The Art Of Living: The Serenity Prayer
Now, before you start getting offended, no, I’m not going to be pushing religion on you. I will be pushing philosophical thought and advice on you, though. So, if you would like to avoid that and would prefer to continue to suffer through life feeling as though everything and everyone is aligned against you, stop here.
For those of you continuing with me, let’s talk about the Serenity Prayer. Ironically, (or maybe not) it is most popular among AA groups. For those of you who don’t know the prayer, or for those who need a reminder, it goes:
God grant me the serenity to accept the things that I cannot change,
The courage to change the things that I can
And the wisdom to know the difference.
The reason that I want to talk about this is because I want to break it down to its component parts for you. I’ve found this prayer to be extremely helpful in keeping things in perspective–knowing what to give a f*ck about, if you will.
I’ve touched on this before, when I mentioned Stoic philosophy. Essentially, the idea is that you need to know what is in your control and what is not. That sounds simple, but it really is a major aspect of attaining happiness (at least in my opinion).
You can’t control the traffic. You can’t control the way that your coworkers act or whether or not that customer is going to be an ass. All that you can control is your reaction to those things.
Which brings us back to the Serenity Prayer. I’m kind of obsessed with the definitions of words, so we are going to start with: what is serenity?
Serenity is a state of being. It is a feeling of peace, of calm. It is more than those two words, though. I like Webster’s definition, it is utter calm. It is so complete that nothing can change it. So, let’s mix that in with the rest of the line (and re-word it a little). “Grant me the utter calm to accept the things that are outside of my control.”
It is not an easy task, accepting things as they are. When you have a pet that is in the last days of their life it can be hard to accept that there will soon be a time when they will be gone. Even thinking about it can be difficult (thinking about things that are difficult, like death, is also an aspect of Stoicism that I will share with you at another time). But, if you can think about it and truly accept that there is nothing that you can do to stop the clock, you will be better equipped to handle it when the time comes.
When the time comes, your inner serenity will be unaltered. You know that it was something that you could not control. You will have stared reality in the face and accepted it for what it is.
Death is something that you can’t control. It is a fact of the external reality that we all must contend with. I use it as an example, because literally all of us have dealt with it in one way or another. It is also so viscerally real that you can’t deny the fact that you have no control. There is no twisting the situation.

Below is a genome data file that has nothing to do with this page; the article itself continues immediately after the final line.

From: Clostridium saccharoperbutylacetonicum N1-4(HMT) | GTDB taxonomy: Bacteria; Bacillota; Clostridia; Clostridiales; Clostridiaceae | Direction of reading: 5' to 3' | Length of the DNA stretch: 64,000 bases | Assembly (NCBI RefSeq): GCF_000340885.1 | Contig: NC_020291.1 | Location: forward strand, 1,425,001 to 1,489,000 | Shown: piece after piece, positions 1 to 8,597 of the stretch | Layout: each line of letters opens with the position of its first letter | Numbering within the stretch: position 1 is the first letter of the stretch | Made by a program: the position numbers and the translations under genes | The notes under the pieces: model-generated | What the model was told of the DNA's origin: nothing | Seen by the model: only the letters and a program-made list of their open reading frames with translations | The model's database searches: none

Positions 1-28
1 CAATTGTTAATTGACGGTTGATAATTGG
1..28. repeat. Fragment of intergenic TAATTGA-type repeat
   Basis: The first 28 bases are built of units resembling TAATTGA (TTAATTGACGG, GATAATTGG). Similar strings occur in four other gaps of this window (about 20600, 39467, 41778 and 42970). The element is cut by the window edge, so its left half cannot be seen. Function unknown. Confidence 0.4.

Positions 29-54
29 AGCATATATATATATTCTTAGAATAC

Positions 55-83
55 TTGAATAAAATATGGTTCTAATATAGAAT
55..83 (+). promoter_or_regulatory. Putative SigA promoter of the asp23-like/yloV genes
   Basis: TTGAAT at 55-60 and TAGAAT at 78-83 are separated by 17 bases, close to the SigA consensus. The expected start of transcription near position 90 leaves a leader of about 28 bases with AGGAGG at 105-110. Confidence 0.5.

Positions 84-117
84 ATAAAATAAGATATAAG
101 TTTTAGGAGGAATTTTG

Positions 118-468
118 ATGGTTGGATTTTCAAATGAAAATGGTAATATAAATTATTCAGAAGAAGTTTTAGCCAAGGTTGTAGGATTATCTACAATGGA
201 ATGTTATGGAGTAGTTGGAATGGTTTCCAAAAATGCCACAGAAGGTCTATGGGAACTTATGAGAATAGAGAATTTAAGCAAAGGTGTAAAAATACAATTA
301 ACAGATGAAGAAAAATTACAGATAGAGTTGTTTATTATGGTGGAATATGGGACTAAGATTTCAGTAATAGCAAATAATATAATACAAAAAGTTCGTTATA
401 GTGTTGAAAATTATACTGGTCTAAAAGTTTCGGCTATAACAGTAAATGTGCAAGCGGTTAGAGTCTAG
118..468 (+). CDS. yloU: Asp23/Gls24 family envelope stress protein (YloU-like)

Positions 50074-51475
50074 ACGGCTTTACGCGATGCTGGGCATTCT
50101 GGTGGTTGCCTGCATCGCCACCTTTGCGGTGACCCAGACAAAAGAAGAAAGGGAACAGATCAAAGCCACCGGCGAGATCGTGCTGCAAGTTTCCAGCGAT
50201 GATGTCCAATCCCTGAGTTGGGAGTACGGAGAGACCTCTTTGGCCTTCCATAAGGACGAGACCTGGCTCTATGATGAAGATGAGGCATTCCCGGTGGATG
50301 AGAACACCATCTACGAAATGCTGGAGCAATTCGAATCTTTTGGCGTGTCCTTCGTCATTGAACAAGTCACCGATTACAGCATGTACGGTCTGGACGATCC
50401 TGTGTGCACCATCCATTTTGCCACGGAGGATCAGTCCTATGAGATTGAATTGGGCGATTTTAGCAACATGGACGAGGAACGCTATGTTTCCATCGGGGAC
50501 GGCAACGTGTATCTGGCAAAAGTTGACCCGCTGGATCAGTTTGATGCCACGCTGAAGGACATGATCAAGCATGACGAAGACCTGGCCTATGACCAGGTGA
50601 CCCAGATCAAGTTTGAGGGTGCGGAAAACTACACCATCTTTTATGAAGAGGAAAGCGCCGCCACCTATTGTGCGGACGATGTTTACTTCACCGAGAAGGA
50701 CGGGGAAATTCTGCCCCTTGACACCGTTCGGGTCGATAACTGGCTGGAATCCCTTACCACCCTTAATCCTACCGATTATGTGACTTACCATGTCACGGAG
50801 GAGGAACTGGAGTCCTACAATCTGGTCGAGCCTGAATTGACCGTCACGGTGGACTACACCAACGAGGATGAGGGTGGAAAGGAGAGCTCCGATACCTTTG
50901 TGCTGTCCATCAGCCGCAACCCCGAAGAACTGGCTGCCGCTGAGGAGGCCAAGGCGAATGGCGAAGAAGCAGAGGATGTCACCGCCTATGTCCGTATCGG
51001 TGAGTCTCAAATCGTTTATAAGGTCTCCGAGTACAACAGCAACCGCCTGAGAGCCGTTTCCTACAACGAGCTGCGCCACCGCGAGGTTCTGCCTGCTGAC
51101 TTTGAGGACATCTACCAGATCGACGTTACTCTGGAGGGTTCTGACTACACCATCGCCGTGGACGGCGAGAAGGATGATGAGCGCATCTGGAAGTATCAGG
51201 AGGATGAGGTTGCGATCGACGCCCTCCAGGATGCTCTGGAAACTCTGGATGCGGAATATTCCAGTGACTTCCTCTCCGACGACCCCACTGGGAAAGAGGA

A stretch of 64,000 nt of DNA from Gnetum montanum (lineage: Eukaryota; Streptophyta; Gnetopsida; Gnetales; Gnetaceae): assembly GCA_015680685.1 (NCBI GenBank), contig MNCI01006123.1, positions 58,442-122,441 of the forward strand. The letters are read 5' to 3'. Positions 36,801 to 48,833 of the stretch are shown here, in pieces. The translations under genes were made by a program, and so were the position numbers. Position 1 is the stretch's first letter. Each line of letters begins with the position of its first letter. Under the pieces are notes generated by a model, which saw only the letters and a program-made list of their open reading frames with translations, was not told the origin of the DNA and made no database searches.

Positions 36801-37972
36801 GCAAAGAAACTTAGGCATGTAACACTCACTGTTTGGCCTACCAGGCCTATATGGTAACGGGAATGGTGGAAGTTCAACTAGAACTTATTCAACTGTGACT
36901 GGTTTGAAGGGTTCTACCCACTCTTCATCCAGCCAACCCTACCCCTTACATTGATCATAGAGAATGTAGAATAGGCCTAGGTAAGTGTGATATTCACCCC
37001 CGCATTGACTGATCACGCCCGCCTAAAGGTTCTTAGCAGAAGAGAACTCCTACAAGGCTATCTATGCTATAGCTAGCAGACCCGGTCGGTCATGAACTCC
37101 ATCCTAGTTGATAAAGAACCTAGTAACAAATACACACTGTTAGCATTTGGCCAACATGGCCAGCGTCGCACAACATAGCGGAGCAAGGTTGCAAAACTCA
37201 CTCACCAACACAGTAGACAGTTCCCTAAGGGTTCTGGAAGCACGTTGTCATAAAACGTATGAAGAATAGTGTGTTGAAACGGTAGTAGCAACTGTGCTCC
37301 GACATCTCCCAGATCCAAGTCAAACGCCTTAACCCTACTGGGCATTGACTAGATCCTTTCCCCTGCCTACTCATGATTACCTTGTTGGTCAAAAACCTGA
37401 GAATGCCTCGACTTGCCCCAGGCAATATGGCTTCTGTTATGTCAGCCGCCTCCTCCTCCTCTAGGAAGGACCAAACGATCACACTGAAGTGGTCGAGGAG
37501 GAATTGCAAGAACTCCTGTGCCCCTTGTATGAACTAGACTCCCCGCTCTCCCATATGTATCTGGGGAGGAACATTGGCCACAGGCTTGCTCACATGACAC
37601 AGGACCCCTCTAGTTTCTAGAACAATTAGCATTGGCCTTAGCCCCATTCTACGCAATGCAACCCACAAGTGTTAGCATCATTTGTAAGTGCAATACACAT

There are situations, however, that are fully within your control. You can control how you react to bad traffic, your coworker’s moods, or that asshole customer.
When you look within yourself, can you identify the things in your life that cause you grief? Do you actually feel better when you’re yelling at the stopped car in front of you, or does it make you more agitated? What about holding on to your negative feelings about your coworkers and talking behind the backs? You know that’s not going to go well when they find out, so was your venting really worth it?
Do you see where I’m going with this? There is a cause and effect in your life. In fact, it’s been proven by science. Literally faking a smile will make you happier. It will also boost your immune system. You don’t actually have to be happy, you just have to choose to smile.
So goes the rest of your life. If you choose to look at it positively, you will. It’s not something that you have to be born with. It’s not a genetic trait that is outside of you. Happiness is fully within your control. As cliche as it is, I haven’t heard this in a long time so I’m forcing it on you, find the silver-lining in everything.
Of course there is always a balance in life. Kind of a “yin/yang” thing. Whether or not you believe that is up to you, but has wallowing in self-pity ever made you happy? The answer is no. Choosing to frown, or get angry, or feel sorry for yourself will make it appear as though everything around you is against you.
If you find yourself in that situation, find the serenity to accept that you can’t change these things. They just happen.
Know The Difference
Everything gets out-of-whack when you mistake things you can’t control for things that you can. Or vice-versa. Your dependence on alcohol or drugs is controllable. As hard as you try, you’ll never be able to actually control the way people treat you.
Of course, if you treat dependence on drugs and alcohol as an uncontrollable addiction that you must submit to, it will kill you. If you treat people as if they are pawns in a game, meant to serve you, meant to bend to your will, they will resent you and push you further away. Which will make you panic and want to regain control, which will push them further away.
The cold, hard truth is, reality doesn’t care what you want. It doesn’t care if you don’t want to take responsibility. It doesn’t care if you “deserve” to be in control or not. You must face reality. You must understand what belongs to you and what does not.
If you can do that, you will find that your world becomes much more manageable. You don’t need to contend with the universe or the world. All you need to contend with is your inner demons.
That is more than enough of a task for most of us. When you do start to attend to those demons, you’ll start to find that your world gets a little more serene. A little more peaceful. A little more hopeful.
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